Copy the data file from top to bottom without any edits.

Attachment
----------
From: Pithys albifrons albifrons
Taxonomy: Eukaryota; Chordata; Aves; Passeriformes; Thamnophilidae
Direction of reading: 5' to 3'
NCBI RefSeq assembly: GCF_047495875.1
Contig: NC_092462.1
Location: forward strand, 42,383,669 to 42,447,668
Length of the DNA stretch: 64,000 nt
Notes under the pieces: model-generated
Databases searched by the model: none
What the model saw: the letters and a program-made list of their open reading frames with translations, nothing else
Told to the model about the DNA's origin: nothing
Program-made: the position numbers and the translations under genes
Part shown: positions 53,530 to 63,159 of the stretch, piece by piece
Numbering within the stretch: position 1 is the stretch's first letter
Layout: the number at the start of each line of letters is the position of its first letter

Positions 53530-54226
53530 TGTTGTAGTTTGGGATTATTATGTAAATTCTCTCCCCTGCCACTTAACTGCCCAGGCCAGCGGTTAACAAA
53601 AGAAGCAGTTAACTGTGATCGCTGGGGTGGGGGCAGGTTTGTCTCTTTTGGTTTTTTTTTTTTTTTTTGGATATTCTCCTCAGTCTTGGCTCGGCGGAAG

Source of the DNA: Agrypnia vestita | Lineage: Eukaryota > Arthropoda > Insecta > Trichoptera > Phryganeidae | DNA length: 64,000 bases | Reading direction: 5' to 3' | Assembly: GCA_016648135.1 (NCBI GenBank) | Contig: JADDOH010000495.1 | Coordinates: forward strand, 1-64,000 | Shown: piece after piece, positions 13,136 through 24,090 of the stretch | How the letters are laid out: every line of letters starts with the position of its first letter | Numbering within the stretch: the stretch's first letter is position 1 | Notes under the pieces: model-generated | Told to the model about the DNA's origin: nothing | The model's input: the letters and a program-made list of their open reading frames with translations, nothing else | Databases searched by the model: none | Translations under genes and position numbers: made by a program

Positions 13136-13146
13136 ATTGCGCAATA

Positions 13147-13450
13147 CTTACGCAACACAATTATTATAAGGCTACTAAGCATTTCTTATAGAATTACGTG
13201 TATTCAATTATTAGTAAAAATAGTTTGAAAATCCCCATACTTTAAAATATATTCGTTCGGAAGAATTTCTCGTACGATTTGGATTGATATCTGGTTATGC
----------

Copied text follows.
From: Pithys albifrons albifrons
Taxonomy: Eukaryota; Chordata; Aves; Passeriformes; Thamnophilidae
Direction of reading: 5' to 3'
NCBI RefSeq assembly: GCF_047495875.1
Contig: NC_092462.1
Location: forward strand, 42,383,669 to 42,447,668
Length of the DNA stretch: 64,000 nt
Notes under the pieces: model-generated
Databases searched by the model: none
What the model saw: the letters and a program-made list of their open reading frames with translations, nothing else
Told to the model about the DNA's origin: nothing
Program-made: the position numbers and the translations under genes
Part shown: positions 53,530 to 63,159 of the stretch, piece by piece
Numbering within the stretch: position 1 is the stretch's first letter
Layout: the number at the start of each line of letters is the position of its first letter

Positions 53530-54226
53530 TGTTGTAGTTTGGGATTATTATGTAAATTCTCTCCCCTGCCACTTAACTGCCCAGGCCAGCGGTTAACAAA
53601 AGAAGCAGTTAACTGTGATCGCTGGGGTGGGGGCAGGTTTGTCTCTTTTGGTTTTTTTTTTTTTTTTTGGATATTCTCCTCAGTCTTGGCTCGGCGGAAG

Source of the DNA: Agrypnia vestita | Lineage: Eukaryota > Arthropoda > Insecta > Trichoptera > Phryganeidae | DNA length: 64,000 bases | Reading direction: 5' to 3' | Assembly: GCA_016648135.1 (NCBI GenBank) | Contig: JADDOH010000495.1 | Coordinates: forward strand, 1-64,000 | Shown: piece after piece, positions 13,136 through 24,090 of the stretch | How the letters are laid out: every line of letters starts with the position of its first letter | Numbering within the stretch: the stretch's first letter is position 1 | Notes under the pieces: model-generated | Told to the model about the DNA's origin: nothing | The model's input: the letters and a program-made list of their open reading frames with translations, nothing else | Databases searched by the model: none | Translations under genes and position numbers: made by a program

Positions 13136-13146
13136 ATTGCGCAATA

Positions 13147-13450
13147 CTTACGCAACACAATTATTATAAGGCTACTAAGCATTTCTTATAGAATTACGTG
13201 TATTCAATTATTAGTAAAAATAGTTTGAAAATCCCCATACTTTAAAATATATTCGTTCGGAAGAATTTCTCGTACGATTTGGATTGATATCTGGTTATGC